More than floral motifs and geometric patterns, embroidery had become secret storytelling for women. They showered moments of their lives and experiences, thoughts and beliefs over a plain view that kept floating from one generation to another. Every woman’s art had a hidden and unique story behind it as they were a portrayal of her feelings as well as personal memories.
Women with needles safeguarded lives and culture
The cruellest thing in the world always happened when a human mind believed it had the power to dominate other humans. Then and there, humanity was tortured and slit through deeply. The British Colonial Rule in India attempted to be this lethal.
During the British Raj, the government dominated Indian Textiles, oppressed the handloom weavers with an iron fist and imposed high taxes on commodities, which also proved to be an uphill battle for Bengal. Poverty and hunger robustly made their appearance from underway. But Bengal’s Kantha embroidery was the light at the tunnel’s end.
A centuries-old tradition, practised by Bengali women of all rural classes, became the means of survival. They used old saris and dhotis to create beautiful Kantha blankets, which they would then sell in local markets for income generation. Moreover, people couldn’t afford to buy expensive woollen clothes, so their embroidered quilts kept them warm on unforgiving cold nights.
Kantha embroidery also evolved as a symbol of sturdy opposition against the colonial regime, during the Swadeshi movement. It made people self-reliant and boycott British goods to promote Indian products.
The after-effects of partition diminished the culture of Kantha, as division made people move to Bangladesh and other neighbouring countries, and everything turned upside down. After years, a woman revived life in the almost-killed tradition. She was Pratima Devi, a prominent Bengali artist, who empowered rural women by teaching them the craft of Kantha, and at the same time, bringing the years-old culture back to life.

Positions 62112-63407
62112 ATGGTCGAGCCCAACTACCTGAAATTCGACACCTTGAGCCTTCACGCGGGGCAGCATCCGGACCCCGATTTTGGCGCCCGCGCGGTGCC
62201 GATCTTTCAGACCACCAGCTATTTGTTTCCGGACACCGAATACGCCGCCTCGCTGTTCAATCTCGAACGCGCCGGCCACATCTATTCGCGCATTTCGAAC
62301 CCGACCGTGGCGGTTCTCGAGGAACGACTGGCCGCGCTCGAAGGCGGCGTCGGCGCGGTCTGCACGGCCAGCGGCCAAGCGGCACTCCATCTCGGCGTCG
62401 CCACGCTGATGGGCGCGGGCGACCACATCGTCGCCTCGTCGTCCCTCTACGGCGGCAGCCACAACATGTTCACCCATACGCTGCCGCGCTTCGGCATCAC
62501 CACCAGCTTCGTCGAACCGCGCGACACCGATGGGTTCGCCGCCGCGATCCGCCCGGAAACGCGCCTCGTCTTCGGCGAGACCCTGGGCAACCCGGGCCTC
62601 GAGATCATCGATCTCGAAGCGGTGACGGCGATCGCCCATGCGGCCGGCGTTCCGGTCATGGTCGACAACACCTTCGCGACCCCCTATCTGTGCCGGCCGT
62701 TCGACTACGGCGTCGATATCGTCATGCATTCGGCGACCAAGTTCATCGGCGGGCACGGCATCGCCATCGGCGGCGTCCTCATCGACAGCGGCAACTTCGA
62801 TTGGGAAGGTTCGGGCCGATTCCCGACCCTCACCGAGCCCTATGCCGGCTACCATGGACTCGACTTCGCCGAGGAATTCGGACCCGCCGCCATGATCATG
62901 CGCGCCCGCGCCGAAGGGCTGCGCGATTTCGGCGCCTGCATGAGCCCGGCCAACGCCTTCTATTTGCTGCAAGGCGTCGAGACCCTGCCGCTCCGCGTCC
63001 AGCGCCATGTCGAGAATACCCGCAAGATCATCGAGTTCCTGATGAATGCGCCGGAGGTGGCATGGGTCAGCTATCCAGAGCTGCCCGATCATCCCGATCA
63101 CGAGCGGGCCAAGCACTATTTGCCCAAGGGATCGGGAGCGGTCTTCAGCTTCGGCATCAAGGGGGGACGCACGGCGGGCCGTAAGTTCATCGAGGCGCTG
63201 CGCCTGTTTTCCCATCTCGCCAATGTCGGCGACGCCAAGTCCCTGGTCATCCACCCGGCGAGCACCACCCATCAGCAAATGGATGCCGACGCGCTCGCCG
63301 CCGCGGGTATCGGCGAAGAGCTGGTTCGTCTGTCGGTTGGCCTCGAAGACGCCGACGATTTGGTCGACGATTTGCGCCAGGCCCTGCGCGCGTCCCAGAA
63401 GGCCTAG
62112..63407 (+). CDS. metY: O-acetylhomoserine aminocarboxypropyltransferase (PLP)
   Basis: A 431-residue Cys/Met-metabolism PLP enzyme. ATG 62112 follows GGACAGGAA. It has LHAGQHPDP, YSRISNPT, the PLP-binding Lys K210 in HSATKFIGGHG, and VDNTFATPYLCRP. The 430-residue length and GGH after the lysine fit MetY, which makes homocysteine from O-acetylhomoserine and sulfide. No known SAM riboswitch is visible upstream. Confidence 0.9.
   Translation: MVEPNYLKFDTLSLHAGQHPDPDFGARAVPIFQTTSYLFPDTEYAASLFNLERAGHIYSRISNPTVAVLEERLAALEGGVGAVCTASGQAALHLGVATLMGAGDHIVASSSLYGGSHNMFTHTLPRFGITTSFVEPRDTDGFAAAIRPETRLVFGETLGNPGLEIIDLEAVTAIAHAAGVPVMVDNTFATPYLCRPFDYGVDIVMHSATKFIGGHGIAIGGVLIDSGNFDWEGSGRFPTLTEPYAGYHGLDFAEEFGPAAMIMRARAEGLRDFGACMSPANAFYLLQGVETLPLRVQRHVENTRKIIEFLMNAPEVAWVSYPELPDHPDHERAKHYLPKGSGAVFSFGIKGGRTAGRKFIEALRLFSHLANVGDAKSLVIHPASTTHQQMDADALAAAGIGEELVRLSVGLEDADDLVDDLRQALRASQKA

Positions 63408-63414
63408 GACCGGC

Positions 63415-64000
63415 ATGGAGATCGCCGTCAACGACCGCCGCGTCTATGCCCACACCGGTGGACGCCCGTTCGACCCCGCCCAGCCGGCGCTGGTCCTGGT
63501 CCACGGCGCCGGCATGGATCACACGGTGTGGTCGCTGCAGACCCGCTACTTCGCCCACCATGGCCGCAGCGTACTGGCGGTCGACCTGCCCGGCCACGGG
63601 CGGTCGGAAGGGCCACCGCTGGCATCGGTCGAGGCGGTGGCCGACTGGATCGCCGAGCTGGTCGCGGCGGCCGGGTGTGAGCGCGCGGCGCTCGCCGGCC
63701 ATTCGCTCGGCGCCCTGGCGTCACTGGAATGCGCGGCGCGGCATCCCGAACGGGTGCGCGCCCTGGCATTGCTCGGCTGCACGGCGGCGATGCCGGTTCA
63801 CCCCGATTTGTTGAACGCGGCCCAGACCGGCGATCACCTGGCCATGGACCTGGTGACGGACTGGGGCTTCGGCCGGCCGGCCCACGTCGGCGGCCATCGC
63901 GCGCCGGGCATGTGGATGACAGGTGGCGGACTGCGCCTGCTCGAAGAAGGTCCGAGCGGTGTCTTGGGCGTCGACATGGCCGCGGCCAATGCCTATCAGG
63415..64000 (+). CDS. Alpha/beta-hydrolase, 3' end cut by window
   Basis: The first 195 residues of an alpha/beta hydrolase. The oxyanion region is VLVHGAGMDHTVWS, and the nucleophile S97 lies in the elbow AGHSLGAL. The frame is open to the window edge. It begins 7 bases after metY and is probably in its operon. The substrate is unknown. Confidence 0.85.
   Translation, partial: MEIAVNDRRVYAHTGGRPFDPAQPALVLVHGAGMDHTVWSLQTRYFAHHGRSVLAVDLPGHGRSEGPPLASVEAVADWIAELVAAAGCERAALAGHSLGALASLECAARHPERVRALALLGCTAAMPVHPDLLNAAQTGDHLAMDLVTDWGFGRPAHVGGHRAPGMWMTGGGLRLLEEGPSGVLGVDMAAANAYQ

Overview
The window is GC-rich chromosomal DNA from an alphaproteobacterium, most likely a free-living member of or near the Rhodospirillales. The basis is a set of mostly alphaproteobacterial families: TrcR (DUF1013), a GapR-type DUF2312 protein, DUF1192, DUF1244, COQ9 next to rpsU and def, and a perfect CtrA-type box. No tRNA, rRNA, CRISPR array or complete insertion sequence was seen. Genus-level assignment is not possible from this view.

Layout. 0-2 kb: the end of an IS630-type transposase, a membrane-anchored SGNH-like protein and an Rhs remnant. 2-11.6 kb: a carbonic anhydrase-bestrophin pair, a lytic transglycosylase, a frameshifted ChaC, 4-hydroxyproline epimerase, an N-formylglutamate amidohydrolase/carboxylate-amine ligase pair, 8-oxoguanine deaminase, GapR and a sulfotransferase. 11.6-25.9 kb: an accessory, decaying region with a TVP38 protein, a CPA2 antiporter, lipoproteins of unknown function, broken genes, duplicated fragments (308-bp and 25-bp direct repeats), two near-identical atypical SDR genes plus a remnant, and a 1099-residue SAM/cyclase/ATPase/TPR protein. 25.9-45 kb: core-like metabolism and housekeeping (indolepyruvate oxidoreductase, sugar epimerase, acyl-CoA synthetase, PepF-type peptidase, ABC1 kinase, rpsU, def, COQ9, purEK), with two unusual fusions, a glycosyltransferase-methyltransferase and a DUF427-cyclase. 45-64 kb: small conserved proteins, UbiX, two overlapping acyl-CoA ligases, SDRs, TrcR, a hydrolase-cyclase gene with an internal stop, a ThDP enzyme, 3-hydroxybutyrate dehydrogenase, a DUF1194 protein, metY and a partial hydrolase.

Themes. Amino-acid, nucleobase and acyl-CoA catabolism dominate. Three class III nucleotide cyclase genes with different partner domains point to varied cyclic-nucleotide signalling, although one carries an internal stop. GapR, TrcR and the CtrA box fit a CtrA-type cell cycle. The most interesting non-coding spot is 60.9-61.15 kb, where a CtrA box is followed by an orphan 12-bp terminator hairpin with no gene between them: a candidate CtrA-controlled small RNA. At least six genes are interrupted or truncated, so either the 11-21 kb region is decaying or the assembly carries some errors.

Also, in times of violence and war, embroidery accompanied women, as they navigated through the unendurable. In the wake of the Gujarat 2002 riots, the women survivors in Kutch channelised their anguish into artistry. The destruction of homes and businesses, scenes of rage, deaths and displacement, all reduced to fabric, frame and fibres.
The contemporary world and the folk art by women
History always remains in the making. It is we who must preserve it. So, the world chose to preserve the art because that pleased it, the women are lost. That’s why it’s important to talk about them in the modern realm, to keep them alive and their names preserved.
Interestingly, one can find several embroidery works of women from history flooding the internet and aesthetic of Pinterest, but with a tag of anonymity. The marginalisation and ignorance ate up the women’s identity and her creative expressions. Shirley Chisholm said it right, “Tremendous amounts of talent are lost to our society just because that talent wears a skirt“. In India’s case, just because that talent wears bangles.
Women found their grammar and meaning in the liberating act of weaving and between all the hustle and bustle for freedom, behind the curtains, among all the weapons, somewhere needles also helped them from tearing apart.
My mother used to delve into embroidery as her pastime to create personalised bedsheets that are still preserved and used at our home. Whenever I touch them, I’m reminded, I’m tracing history.
1. Book Review: ‘Phulkari From Punjab’ Traces Every Thread of Punjab’s Embroidery: The Wire
2. “Kantha” Forms and Transformations: International Insititute for Asian Studies
3. Quilt (Kantha) Art Of Bengal: Uni Of Chicago Library